She testified that she didn't know people convicted of felonies can't vote until they complete their sentence, The Fort Worth Star-Telegram reported.
Mason pleaded guilty in the tax fraud case and was ordered to pay $4.2 million in restitution after she submitted inflated tax refunds to the IRS on behalf of clients. Ortega's lawyer, Clark Birdsall, said the voter registration form confused his client as it did not have an option for her to indicate she was a permanent resident so when she filled out the form, she checked the only box available which was US citizen. "There were multiple safeguards in place to keep Crystal Mason from breaking the law, but she still made that choice". "I was trying to get more money back for my clients".
"I find it fantastic that the government feels she made this up", St. John said in court. I took accountability for that.
In Texas and elsewhere, it is confusing for a person involved in the criminal justice system to know if, when and how they can vote.
"I don't think I'll ever vote again". I was happy enough to come home and see my daughter graduate. "She was never told by halfway house folks she couldn't vote". "My son is about to graduate", she told the prosecutor in court.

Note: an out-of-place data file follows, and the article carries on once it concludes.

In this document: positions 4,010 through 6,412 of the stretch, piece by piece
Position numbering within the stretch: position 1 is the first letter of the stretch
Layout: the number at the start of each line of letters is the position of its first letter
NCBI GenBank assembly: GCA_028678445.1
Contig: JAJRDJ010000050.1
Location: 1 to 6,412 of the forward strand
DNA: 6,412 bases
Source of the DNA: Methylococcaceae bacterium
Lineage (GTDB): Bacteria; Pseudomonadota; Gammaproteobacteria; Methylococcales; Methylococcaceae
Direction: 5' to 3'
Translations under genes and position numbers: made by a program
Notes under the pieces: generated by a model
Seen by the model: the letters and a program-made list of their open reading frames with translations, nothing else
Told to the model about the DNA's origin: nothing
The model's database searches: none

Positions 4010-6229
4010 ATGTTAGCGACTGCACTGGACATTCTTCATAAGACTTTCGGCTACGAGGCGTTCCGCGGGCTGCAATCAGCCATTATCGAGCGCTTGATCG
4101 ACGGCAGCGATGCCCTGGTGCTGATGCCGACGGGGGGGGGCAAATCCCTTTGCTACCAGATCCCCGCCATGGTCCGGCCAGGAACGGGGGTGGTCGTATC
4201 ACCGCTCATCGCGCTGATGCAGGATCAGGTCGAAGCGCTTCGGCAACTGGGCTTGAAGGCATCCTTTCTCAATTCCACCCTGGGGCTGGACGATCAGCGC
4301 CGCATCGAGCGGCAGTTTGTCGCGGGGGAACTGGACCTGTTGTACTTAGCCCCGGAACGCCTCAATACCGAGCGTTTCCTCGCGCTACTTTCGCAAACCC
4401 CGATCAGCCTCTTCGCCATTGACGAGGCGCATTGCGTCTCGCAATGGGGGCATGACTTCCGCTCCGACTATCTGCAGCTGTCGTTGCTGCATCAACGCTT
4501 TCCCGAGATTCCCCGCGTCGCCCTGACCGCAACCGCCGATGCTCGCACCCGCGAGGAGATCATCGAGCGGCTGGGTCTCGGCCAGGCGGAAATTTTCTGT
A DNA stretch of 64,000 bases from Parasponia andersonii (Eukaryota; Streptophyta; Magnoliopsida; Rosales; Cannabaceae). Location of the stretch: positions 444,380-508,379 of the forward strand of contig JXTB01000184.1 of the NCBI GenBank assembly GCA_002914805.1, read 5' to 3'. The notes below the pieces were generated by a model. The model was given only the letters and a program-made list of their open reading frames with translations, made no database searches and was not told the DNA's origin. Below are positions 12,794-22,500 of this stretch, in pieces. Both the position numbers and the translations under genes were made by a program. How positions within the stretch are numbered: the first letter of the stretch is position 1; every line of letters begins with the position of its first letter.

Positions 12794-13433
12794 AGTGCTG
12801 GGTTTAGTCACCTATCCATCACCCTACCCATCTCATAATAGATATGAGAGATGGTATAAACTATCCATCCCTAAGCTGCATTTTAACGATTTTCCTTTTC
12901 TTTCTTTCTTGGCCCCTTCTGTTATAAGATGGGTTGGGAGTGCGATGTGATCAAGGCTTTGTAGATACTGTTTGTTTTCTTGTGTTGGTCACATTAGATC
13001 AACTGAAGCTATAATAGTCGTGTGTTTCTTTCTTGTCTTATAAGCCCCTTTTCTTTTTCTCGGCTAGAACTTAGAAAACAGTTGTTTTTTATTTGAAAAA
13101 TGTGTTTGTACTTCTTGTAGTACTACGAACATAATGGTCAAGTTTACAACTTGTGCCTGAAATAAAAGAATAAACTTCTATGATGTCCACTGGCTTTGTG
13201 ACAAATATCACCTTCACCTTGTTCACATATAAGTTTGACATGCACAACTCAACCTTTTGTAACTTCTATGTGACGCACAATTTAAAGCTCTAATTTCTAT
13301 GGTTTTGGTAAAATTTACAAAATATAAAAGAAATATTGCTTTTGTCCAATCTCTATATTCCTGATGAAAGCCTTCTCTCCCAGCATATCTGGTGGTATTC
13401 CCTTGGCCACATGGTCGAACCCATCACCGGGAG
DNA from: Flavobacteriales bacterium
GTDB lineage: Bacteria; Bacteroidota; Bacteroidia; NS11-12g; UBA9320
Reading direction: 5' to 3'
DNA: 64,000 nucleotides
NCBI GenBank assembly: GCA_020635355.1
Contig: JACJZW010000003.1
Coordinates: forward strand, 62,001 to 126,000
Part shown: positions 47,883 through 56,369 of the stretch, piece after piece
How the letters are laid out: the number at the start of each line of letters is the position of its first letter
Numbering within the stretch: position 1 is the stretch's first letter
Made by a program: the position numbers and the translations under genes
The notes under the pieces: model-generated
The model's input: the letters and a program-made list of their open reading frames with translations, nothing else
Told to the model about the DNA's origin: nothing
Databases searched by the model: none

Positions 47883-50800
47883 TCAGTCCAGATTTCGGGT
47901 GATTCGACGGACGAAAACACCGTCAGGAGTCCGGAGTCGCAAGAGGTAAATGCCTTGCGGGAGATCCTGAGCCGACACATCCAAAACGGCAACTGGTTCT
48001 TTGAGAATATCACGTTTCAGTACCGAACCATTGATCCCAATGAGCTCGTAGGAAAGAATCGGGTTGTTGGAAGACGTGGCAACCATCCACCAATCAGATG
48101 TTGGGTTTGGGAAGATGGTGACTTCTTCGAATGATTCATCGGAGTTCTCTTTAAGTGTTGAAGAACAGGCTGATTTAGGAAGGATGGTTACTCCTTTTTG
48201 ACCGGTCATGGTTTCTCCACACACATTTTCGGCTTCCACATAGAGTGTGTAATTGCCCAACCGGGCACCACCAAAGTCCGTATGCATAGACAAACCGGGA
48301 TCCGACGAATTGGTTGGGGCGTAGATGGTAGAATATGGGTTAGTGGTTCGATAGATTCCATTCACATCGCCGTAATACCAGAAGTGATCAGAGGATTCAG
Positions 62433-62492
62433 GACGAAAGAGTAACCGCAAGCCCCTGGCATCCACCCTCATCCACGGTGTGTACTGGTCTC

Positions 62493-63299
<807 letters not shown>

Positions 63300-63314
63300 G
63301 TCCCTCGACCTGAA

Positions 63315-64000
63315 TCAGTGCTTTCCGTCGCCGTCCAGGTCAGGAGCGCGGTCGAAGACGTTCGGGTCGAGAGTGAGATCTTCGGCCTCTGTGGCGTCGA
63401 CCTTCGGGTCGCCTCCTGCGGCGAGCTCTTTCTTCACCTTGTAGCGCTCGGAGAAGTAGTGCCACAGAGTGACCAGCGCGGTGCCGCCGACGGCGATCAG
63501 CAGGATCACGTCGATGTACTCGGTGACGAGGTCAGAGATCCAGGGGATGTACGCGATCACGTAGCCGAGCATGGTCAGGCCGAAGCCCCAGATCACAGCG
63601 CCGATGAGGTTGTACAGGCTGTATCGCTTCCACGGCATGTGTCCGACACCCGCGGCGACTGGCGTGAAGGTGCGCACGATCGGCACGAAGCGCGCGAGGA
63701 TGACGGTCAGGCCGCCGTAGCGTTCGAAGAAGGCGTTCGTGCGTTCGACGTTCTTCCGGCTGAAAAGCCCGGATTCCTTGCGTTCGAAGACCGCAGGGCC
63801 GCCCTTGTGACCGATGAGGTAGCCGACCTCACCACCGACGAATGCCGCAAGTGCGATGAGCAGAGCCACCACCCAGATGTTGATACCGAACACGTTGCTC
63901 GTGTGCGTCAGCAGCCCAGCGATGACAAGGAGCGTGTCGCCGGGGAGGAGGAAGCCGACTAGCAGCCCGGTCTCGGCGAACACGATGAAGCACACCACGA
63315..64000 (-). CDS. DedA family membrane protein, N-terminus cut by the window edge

She went on to admit the mistakes she did make. Why would I jeopardize that?
Mason, who served three years in prison for fraud, said she was provided a provisional ballot-after signing an affidavit-at the place she typically goes to vote and that had she known the risks involved, she would have never risked her freedom by casting the ballot.
She had gone to vote at her mother's insistence and brought her driver's license as identification, according to her testimony.
An appeal has been filed for Mason's release. She contends that she was never informed of the state's voting restrictions on felons. Convicted of voting illegally, she received a sentence of eight years in prison for voting in the 2012 general election and the 2014 Republican primary runoff.